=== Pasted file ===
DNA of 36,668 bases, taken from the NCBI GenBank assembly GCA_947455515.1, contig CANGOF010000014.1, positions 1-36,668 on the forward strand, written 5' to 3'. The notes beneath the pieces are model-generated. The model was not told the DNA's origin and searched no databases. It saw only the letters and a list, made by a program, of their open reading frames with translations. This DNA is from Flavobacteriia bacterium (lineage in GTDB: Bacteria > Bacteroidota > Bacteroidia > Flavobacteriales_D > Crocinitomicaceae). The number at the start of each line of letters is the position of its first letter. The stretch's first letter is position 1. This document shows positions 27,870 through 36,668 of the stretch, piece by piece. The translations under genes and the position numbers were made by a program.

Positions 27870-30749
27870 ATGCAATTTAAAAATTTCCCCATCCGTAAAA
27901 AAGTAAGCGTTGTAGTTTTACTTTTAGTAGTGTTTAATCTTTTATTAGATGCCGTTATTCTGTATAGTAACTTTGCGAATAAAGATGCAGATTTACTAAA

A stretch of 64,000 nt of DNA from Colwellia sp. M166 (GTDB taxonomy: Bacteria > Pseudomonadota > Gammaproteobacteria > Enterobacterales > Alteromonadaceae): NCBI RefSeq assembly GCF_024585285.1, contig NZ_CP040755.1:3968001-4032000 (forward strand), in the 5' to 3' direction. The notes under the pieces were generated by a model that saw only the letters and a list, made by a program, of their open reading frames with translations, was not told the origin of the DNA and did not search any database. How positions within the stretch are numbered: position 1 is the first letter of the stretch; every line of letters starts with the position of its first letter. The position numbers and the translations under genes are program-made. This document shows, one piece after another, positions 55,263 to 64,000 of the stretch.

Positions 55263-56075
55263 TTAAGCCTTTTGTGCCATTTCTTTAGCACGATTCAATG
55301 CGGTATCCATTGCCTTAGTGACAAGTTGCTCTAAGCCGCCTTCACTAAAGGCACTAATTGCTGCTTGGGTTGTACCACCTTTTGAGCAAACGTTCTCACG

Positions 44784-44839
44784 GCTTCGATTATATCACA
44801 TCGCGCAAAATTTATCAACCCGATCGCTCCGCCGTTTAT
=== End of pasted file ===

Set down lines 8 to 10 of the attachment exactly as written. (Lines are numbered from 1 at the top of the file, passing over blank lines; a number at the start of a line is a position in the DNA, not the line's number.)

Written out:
55301 CGGTATCCATTGCCTTAGTGACAAGTTGCTCTAAGCCGCCTTCACTAAAGGCACTAATTGCTGCTTGGGTTGTACCACCTTTTGAGCAAACGTTCTCACG

Positions 44784-44839
44784 GCTTCGATTATATCACA